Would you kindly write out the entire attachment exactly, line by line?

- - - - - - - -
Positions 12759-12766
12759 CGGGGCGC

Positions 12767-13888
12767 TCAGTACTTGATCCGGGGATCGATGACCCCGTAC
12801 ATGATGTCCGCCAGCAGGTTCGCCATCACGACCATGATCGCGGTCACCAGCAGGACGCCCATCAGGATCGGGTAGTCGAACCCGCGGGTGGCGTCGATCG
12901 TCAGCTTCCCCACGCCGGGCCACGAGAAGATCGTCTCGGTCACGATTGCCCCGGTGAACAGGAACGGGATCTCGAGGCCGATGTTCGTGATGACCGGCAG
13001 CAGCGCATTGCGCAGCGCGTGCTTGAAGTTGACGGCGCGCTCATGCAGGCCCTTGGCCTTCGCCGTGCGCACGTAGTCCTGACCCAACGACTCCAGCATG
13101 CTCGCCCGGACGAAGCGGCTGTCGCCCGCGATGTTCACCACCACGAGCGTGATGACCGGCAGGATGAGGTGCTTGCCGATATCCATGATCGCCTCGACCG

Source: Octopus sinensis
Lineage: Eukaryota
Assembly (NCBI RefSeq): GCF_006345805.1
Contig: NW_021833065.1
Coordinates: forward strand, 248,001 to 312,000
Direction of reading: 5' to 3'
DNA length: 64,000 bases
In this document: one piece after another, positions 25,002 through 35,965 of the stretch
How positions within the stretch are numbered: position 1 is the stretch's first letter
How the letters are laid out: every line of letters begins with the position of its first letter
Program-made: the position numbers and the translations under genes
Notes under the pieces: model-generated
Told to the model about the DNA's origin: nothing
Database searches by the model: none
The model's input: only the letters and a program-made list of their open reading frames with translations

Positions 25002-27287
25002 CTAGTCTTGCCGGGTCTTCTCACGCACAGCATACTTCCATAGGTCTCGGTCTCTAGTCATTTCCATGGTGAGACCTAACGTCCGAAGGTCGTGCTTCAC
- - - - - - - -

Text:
Positions 12759-12766
12759 CGGGGCGC

Positions 12767-13888
12767 TCAGTACTTGATCCGGGGATCGATGACCCCGTAC
12801 ATGATGTCCGCCAGCAGGTTCGCCATCACGACCATGATCGCGGTCACCAGCAGGACGCCCATCAGGATCGGGTAGTCGAACCCGCGGGTGGCGTCGATCG
12901 TCAGCTTCCCCACGCCGGGCCACGAGAAGATCGTCTCGGTCACGATTGCCCCGGTGAACAGGAACGGGATCTCGAGGCCGATGTTCGTGATGACCGGCAG
13001 CAGCGCATTGCGCAGCGCGTGCTTGAAGTTGACGGCGCGCTCATGCAGGCCCTTGGCCTTCGCCGTGCGCACGTAGTCCTGACCCAACGACTCCAGCATG
13101 CTCGCCCGGACGAAGCGGCTGTCGCCCGCGATGTTCACCACCACGAGCGTGATGACCGGCAGGATGAGGTGCTTGCCGATATCCATGATCGCCTCGACCG

Source: Octopus sinensis
Lineage: Eukaryota
Assembly (NCBI RefSeq): GCF_006345805.1
Contig: NW_021833065.1
Coordinates: forward strand, 248,001 to 312,000
Direction of reading: 5' to 3'
DNA length: 64,000 bases
In this document: one piece after another, positions 25,002 through 35,965 of the stretch
How positions within the stretch are numbered: position 1 is the stretch's first letter
How the letters are laid out: every line of letters begins with the position of its first letter
Program-made: the position numbers and the translations under genes
Notes under the pieces: model-generated
Told to the model about the DNA's origin: nothing
Database searches by the model: none
The model's input: only the letters and a program-made list of their open reading frames with translations

Positions 25002-27287
25002 CTAGTCTTGCCGGGTCTTCTCACGCACAGCATACTTCCATAGGTCTCGGTCTCTAGTCATTTCCATGGTGAGACCTAACGTCCGAAGGTCGTGCTTCAC